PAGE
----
• Performance Records
    • Performance Evaluations
    • Self-Evaluations of Performance
    • Disciplinary Warnings
    • Performance Improvement Plans
    • Notes on Oral Performance Counselings
    • Information that Has Been or May Be Used to Negatively Affect the Employee’s Job
  • Training Records
    • Harassment Training Acknowledgment
    • Records of Other Job-Related Training
  • Compensation Records
    • Rates of Pay, Salary, or Commission
    • Other Compensation Paid (g., bonuses)
  • Termination Records
    • Termination Notice
    • Resignation Letter
    • Documentation of Involuntary Termination
    • Exit Interview
    • Separation Agreement
    • Confirmation of Payment of Wages on Separation Date (for Involuntary Terminations)
    • Documents Regarding any Claim for Unemployment Benefits

Exclude and Store Separately:

  • I-9 Forms and Copies of Identification
  • Background Test Results
  • Drug Test Results
  • Medical Records Information (including FMLA certifications, requests for reasonable accommodation for a disability)
  • Payroll Records Containing Social Security Numbers, Banking Information, or Other Confidential Information (g., IRS Form W-4, direct deposit forms, wage garnishment)
  • Workplace Complaints
  • Materials Related to Workplace Investigations
  • Personal Information About Other Employees

Beck Reed Riden LLP is Boston’s innovative litigation boutique. Our lawyers have years of experience at large law firms, working with clients ranging from Fortune 500 companies to start-ups and individuals. We focus on business litigation and employment. We are experienced litigators and counselors, helping our clients as business partners to resolve issues and develop strategies that best meet our clients’ legal and business needs – before, during, and after litigation. We’re ready to roll up our sleeves and help you. Read more about us, the types of matters we handle, and what we can do for you here.

Massachusetts Delays Contributions Toward Paid Family and Medical Leave

Late in the evening on June 11, 2019, Massachusetts Governor Charlie Baker, Senate President Karen Spilka, and House Speaker Robert DeLeo made the following joint announcement delaying by three months the start of payroll contributions to fund the state’s new Paid Family and Medical Leave benefits:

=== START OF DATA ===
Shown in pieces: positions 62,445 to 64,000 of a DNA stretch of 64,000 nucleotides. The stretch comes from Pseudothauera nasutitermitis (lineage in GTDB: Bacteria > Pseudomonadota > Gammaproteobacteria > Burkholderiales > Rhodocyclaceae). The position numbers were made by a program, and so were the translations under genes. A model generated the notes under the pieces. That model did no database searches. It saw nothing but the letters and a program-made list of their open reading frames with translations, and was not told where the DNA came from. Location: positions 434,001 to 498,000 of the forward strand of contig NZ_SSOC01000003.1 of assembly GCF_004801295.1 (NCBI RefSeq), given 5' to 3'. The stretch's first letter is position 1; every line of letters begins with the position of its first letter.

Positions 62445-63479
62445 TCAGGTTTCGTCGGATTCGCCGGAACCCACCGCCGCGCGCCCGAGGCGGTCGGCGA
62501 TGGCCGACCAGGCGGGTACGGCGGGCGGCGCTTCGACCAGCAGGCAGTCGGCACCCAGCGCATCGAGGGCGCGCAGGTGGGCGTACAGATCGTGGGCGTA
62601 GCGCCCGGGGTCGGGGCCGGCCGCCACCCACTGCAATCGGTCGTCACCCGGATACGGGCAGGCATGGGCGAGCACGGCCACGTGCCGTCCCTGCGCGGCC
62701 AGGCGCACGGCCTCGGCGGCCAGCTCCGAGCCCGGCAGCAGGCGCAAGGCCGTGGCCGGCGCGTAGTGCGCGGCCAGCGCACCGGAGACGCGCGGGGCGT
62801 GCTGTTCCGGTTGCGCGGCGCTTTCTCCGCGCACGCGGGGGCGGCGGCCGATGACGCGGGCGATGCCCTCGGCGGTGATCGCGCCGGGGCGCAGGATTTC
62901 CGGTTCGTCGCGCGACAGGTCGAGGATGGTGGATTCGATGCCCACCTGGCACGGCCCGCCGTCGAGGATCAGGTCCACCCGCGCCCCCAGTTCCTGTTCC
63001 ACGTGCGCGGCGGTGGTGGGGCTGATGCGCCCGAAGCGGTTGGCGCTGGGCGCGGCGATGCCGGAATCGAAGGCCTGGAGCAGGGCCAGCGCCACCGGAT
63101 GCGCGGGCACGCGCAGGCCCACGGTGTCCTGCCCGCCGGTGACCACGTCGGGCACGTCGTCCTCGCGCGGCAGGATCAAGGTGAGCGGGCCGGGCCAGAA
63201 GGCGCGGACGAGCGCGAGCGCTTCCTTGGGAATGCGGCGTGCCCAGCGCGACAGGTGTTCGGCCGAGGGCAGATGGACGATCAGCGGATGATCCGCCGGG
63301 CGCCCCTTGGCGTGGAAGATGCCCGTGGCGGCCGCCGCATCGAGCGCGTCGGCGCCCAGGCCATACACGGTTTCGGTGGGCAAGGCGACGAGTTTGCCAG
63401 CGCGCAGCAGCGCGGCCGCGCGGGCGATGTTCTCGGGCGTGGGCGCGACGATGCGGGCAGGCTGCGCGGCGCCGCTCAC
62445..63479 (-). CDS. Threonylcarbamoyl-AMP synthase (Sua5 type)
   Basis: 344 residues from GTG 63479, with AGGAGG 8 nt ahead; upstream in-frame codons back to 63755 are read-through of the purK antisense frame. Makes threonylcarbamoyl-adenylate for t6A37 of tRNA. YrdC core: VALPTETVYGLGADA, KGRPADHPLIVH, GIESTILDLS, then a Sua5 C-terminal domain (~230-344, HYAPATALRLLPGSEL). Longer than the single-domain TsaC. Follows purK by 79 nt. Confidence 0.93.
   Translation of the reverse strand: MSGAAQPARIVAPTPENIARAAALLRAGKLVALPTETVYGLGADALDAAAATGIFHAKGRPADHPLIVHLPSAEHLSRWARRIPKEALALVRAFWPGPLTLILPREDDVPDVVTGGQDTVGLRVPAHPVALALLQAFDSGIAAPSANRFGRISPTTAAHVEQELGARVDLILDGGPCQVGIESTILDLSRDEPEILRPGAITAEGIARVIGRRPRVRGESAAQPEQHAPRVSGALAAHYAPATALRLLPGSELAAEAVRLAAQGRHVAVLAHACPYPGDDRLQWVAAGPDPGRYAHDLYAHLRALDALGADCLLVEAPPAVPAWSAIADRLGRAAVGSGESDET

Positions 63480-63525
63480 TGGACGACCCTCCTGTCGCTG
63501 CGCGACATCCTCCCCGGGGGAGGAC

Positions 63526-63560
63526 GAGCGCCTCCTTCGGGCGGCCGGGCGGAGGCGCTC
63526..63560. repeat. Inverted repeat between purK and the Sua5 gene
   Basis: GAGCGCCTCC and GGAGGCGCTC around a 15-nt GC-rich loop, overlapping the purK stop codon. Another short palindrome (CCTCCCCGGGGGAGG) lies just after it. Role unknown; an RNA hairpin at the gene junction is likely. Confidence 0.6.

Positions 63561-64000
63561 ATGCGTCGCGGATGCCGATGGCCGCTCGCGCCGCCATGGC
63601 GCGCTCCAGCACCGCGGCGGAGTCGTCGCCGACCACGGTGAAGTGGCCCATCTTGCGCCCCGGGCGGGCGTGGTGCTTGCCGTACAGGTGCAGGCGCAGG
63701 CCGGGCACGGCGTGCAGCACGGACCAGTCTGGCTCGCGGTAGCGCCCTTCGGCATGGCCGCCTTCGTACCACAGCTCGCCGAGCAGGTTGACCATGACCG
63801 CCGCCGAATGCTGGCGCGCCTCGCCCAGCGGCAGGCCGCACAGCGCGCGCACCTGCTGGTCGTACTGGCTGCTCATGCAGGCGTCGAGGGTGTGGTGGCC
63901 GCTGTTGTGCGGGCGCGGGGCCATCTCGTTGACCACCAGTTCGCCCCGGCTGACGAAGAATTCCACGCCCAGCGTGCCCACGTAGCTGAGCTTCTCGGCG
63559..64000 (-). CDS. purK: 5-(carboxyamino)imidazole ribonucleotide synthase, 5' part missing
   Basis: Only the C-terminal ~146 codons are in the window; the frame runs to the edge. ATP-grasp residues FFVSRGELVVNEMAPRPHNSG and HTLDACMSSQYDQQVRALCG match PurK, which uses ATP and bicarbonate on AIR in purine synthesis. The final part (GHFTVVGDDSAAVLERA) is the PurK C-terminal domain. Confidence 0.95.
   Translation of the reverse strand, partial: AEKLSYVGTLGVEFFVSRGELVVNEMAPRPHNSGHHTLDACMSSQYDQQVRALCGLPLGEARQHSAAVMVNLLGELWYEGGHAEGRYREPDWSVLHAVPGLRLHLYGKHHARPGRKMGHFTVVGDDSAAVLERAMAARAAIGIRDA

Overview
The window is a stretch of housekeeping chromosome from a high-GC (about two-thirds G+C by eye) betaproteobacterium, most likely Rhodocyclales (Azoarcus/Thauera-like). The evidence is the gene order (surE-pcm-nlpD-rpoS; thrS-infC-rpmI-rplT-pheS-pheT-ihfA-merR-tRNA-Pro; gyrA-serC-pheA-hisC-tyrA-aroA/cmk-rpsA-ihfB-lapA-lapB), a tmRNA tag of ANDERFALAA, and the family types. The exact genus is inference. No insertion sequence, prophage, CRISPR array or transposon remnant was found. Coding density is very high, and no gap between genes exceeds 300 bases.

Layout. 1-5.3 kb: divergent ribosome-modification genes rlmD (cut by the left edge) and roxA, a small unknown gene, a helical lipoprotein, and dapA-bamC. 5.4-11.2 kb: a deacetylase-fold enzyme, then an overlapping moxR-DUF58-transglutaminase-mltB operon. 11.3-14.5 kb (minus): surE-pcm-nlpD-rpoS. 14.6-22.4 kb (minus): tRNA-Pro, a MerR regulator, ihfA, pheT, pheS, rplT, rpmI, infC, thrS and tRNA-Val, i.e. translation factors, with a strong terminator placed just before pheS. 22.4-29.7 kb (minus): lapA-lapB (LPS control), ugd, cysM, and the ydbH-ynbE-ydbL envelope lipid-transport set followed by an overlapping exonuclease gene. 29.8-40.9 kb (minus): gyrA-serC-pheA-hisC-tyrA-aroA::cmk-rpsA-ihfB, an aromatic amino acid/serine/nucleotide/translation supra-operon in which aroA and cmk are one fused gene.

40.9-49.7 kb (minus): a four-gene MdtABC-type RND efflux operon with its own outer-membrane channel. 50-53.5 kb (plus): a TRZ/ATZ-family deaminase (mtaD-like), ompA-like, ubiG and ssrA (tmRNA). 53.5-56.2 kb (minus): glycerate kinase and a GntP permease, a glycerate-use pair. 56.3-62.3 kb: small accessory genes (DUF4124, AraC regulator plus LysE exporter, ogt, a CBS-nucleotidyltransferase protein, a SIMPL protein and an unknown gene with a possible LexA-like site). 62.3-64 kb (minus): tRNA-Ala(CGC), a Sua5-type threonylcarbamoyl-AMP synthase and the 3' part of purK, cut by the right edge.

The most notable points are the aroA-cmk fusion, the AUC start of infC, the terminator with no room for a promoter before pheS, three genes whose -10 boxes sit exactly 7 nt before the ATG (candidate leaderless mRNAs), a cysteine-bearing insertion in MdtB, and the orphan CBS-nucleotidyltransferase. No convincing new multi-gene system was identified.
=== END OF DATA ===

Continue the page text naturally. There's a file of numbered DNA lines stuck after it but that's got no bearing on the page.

To ensure businesses have adequate time to implement the state’s Paid Family and Medical Leave program, the House, Senate, and Administration have agreed to adopt a three month delay to the start of required contributions to the program. We will also adopt technical changes to clarify the program design. We look forward to the successful implementation of this program this fall.

Prior to the announced delay, which still must be approved by the Massachusetts legislature and signed by the Governor, employers were faced with having to begin making payroll contributions on July 1, 2019, even though employees cannot begin making use of the new leave benefits until January 2021. Those contributions now have been pushed back to October 1, 2019. To ensure that the leave program remains funded at the same level despite the delay, the contribution rate will increase from 0.63% to 0.75% of wages, meaning that employees will experience considerably higher payroll deductions from their paychecks.

The new law provides employees with 12 weeks of paid family leave and 20 weeks of paid medical leave for their own serious health conditions at a rate equivalent to 80% of their wages up to half of the state average weekly wage. Thereafter, the rate falls to 50% of wages. The maximum weekly benefit will be $850. Benefits are paid out of the fund created by employer contributions. Under the law, employers are required to contribute at least 60% toward medical leave but are not required to contribute anything toward family leave. Employers are free to contribute more than the minimum amounts. It remains to be seen whether these amounts will change with the delay.

The delay will also allow the state to clarify issues in the new law regarding intermittent leave, the definition of serious health condition, and how the state law aligns with the federal Family and Medical Leave Act. Hopefully, these and other issues will be addressed in final regulations issued by the Department of Family and Medical Leave, the newly formed state agency responsible for overseeing the new law. Stay tuned for more information as things develop.

The lawyers at Beck Reed Riden are here to assist employers as the new Paid Family and Medical Leave law takes shape.

eck Reed Riden LLP is Boston’s innovative litigation boutique. Our lawyers have years of experience at large law firms, working with clients ranging from Fortune 500 companies to start-ups and individuals. We focus on business litigation and employment. We are experienced litigators and counselors, helping our clients as business partners to resolve issues and develop strategies that best meet our clients’ legal and business needs – before, during, and after litigation. We’re ready to roll up our sleeves and help you. Read more about us, the types of matters we handle, and what we can do for you here.